A pawnbroker is a lender that offers loans to those that find it difficult to obtain credit via other, more usual means such as loans or overdrafts from banks or building societies. The establishments where pawnbrokers operate are known as pawn shops.
What is a Pawnbroker?
A pawnbroker is a person or organisation that offers to lend money to borrowers who give the pawnbroker one or more items to hold as collateral for the debt. In other words, loans from pawnbrokers are secured loans, albeit of a basic type.
When someone borrows from a pawnbroker, the first step is to take the item they are pawning in for valuation. The pawnbroker will then examine the item to give a valuation, which will then be the basis for any credit agreement.
At this stage the pawnbroker is likely to take measures to ensure the item is not stolen, as receiving stolen goods is a continuing problem for pawnbrokers. This is likely to involve the borrower having to prove his or her identity, and possibly the pawnbroker checking the item against any lists of known stolen items. It is also likely that the pawnbroker will be required to notify the local authorities of the item pawned, and then to keep it for a certain period of time before selling to allow the police the check it against any lists of stolen property they maintain.
After the pawnbroker has valued the item, he or she will offer a deal to the borrower. This deal will include the amount of money the pawn broker is willing to lend the borrower for the item, and the amount of money which must be repaid if the borrower wishes to reclaim the item. This latter amount is determined by the amount of money loaned plus loan charges (which will include interest, and could include administration fees).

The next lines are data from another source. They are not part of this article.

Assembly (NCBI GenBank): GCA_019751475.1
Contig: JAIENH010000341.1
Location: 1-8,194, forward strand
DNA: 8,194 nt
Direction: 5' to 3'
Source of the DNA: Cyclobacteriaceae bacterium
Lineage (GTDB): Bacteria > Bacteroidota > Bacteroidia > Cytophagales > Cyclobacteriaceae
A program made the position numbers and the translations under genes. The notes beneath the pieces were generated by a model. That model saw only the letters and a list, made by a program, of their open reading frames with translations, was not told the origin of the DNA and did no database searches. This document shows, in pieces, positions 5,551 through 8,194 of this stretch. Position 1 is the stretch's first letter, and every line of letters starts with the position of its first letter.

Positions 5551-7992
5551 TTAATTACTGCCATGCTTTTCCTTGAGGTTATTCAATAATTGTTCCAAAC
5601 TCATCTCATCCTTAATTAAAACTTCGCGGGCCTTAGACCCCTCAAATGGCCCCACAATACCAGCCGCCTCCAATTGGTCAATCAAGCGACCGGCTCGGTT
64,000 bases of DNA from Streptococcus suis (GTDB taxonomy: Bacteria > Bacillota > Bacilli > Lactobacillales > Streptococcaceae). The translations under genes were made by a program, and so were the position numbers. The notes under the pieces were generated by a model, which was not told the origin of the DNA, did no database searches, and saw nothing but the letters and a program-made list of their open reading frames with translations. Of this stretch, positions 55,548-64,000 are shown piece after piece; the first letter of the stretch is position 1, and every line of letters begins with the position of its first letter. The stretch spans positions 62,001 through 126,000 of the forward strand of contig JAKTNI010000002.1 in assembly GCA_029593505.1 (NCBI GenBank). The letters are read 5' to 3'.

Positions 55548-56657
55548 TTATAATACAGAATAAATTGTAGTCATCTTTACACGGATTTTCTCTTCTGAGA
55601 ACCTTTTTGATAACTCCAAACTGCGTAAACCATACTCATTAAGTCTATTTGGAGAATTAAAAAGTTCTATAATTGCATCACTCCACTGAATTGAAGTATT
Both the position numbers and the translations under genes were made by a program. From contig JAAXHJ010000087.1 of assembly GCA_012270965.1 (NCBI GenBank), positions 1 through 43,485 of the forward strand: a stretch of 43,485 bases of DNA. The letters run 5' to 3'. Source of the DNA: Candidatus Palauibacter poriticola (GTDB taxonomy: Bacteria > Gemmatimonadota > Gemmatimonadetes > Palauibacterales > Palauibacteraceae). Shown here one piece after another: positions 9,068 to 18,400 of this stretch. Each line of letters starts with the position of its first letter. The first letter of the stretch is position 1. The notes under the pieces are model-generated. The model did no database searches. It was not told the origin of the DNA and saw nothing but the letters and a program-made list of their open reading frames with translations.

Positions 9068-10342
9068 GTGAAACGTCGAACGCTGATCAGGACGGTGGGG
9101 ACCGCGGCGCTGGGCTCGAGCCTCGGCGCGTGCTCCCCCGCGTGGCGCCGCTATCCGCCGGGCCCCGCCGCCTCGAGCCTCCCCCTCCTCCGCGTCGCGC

If the borrower and pawnbroker agree a price, then the pawnbroker takes the item and gives the borrower the money. After this, there is a period for which the lender has to hold on to the item, during which the borrower has the chance to reclaim it: this can be done by repaying the amount owed and accompanying charges, with the possibility of early repayment fees. If the borrower does not reclaim the item by the agreed date, then the pawnbroker has the option of selling it. The selling price is usually enough to cover the money lent, any charges, and a profit.
In recent years, a number of online pawnbrokers have appeared. These companies attempt to replicate the service offered by high street pawnbrokers, but without a pawn shop for customers to use. Instead, valuations are done online or over the phone, with the borrower giving a description of the item they are selling. If the item turns out to be not as described, however, the loan is likely to be cancelled.
Problems with Using Pawnbrokers
Though pawnbrokers can offer a convenient service, there can be some problems with their use. Pawnbroker loans are often a higher interest rate than with standard loans from banks, building societies, credit unions or similar lenders. This means users of pawnbrokers can get into unmanageable debt more easily.
Also, pawnbroker loans are secured loans, which means that if the borrower does not repay their loan on time they are highly likely to lose the item they have pawned.
Given these issues, it is advisable for anyone considering using a pawnbroker to seek advice, especially if they are struggling with debt. Free debt advice is available from a number of government bodies and independent charities; all of them will give help with effective debt management.